- By Thomas E. RicksThomas E. Ricks covered the U.S. military from 1991 to 2008 for the Wall Street Journal and then the Washington Post. He can be reached at firstname.lastname@example.org.
By David Sterman
Best Defense reporter
Climate change already is affecting national security in a variety of ways, panelists argued at a recent meeting at Georgetown University.
Among them was Alice Hill, a White House official, who said the impact is already being felt and that it “will affect virtually every country on earth.” Hill, the Senior Director for Resilience Policy on the staff of the National Security Council, noted that we saw the impact of the trend towards more extreme weather with Hurricane Sandy, during which millions lost power across 24 states, and where the storm surge was 14 feet, higher than the predicted 11 feet.
Hill, speaking at the event held by Georgetown University’s National Security Law Society, reminded the audience of the Summer 2011 heat when an airplane got stuck in the tarmac at Reagan National Airport because it was so hot, noted a nuclear power plant was taken offline because the cooling water was too hot, and pointed out that shipping on the Mississippi River shut down twice due to weather extremes — once because the heat resulted in too little water flow on the river and once due to flooding both likely results of climate change. Hill also noted the more granular impact on military preparedness saying that sea level rises will impact the Norfolk and Hampton Roads area where many military personnel live, and where one study found 300 miles of flood-vulnerable roads.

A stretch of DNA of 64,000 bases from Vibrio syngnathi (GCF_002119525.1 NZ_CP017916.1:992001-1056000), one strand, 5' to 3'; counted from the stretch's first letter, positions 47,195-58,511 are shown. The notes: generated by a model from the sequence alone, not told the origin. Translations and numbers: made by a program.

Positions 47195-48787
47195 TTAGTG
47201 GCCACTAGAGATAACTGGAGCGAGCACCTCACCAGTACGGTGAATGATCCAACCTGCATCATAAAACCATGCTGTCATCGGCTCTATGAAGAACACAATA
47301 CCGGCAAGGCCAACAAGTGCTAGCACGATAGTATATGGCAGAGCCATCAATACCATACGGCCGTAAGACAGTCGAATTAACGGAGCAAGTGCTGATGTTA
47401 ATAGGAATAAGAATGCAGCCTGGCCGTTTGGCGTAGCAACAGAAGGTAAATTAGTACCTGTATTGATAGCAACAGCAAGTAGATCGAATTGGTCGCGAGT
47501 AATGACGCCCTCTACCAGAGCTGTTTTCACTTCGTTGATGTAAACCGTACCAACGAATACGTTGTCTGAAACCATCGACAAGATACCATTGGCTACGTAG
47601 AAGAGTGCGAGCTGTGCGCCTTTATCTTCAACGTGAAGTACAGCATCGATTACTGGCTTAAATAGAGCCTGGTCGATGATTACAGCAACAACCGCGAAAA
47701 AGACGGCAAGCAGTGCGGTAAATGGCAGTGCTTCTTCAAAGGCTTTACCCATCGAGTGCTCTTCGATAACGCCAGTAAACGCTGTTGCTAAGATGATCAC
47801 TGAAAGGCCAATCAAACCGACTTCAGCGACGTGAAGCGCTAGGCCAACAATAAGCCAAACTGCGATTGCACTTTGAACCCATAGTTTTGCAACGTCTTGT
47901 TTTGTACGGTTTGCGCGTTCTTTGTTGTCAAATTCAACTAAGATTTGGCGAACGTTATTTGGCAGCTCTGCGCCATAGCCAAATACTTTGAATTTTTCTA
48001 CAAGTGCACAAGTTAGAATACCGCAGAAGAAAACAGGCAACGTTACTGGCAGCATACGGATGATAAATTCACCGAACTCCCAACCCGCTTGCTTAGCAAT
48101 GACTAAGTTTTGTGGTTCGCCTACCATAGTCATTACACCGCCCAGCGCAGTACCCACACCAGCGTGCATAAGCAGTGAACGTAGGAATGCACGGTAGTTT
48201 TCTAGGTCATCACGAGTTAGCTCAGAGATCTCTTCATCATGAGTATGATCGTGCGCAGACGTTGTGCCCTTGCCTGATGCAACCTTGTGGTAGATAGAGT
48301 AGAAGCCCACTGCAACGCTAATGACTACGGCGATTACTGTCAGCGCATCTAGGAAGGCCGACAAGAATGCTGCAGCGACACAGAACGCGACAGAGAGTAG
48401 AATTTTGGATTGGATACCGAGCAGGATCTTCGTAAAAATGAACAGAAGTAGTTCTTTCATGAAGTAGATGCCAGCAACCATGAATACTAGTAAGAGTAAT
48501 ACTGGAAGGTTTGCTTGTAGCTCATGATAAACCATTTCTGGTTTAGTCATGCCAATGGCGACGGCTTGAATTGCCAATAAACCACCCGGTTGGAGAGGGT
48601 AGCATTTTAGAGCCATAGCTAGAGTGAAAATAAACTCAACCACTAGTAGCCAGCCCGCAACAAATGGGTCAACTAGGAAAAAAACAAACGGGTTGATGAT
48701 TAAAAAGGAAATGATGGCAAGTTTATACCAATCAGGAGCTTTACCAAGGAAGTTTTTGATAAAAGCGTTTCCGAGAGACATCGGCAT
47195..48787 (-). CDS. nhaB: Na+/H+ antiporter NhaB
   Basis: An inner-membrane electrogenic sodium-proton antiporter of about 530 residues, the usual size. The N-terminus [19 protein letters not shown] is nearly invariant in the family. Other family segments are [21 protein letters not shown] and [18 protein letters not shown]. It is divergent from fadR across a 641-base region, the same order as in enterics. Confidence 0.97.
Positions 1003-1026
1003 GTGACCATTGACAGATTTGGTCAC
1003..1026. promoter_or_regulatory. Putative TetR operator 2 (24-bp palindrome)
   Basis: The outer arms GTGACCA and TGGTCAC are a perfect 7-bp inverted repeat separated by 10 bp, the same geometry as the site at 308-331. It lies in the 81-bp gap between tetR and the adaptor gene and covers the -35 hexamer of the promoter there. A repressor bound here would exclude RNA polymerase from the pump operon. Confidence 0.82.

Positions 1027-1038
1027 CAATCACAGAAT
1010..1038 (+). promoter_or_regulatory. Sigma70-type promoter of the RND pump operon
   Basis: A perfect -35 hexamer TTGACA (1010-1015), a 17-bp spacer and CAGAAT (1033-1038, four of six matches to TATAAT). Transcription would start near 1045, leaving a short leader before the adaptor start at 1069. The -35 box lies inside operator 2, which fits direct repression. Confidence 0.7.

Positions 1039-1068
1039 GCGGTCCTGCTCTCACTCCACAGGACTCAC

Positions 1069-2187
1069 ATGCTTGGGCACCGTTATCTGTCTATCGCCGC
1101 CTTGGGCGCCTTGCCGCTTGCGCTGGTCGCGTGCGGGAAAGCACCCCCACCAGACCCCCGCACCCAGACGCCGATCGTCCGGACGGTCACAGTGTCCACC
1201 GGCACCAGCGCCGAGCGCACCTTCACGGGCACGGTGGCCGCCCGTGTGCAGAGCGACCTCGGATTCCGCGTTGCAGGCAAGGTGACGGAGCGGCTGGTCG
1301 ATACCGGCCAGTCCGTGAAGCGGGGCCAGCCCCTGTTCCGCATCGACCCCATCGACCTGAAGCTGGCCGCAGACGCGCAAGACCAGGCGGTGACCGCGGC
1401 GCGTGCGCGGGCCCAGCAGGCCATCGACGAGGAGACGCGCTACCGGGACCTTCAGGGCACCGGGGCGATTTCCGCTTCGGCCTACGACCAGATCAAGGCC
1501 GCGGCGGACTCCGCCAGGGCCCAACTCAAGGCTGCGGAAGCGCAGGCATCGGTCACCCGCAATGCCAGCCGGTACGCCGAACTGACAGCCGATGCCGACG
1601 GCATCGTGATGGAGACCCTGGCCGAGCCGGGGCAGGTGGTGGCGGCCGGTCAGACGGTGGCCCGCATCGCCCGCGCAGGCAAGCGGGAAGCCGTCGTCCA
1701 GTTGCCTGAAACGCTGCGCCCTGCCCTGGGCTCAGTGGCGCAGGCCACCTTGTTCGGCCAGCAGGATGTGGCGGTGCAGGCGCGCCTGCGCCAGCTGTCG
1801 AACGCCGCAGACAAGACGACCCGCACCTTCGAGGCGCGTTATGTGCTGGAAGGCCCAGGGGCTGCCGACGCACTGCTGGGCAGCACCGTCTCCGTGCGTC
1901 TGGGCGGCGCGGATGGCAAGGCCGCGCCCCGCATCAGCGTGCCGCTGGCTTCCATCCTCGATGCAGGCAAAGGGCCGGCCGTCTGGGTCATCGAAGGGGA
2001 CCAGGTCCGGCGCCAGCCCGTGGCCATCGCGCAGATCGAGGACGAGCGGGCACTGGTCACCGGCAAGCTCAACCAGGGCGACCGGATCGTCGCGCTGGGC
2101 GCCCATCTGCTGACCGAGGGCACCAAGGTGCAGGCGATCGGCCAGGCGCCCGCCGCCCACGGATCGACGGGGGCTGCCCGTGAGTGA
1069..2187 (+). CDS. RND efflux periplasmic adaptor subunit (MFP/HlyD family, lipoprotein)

The panelists also pointed to some obstacles within the U.S. government to dealing more effectively with the security implications of climate change. Zvika Krieger, a senior advisor at the State Department, argued that what the military does do on mitigation and fuel efficiency is a result of a focus on protecting supply lines rather than on preventing climate change. He added that he thinks there is a wall within the Pentagon between efforts to mitigate the drivers of climate change and the efforts to adapt to its effects.
David Sterman is a research associate at New America’s International Security Program.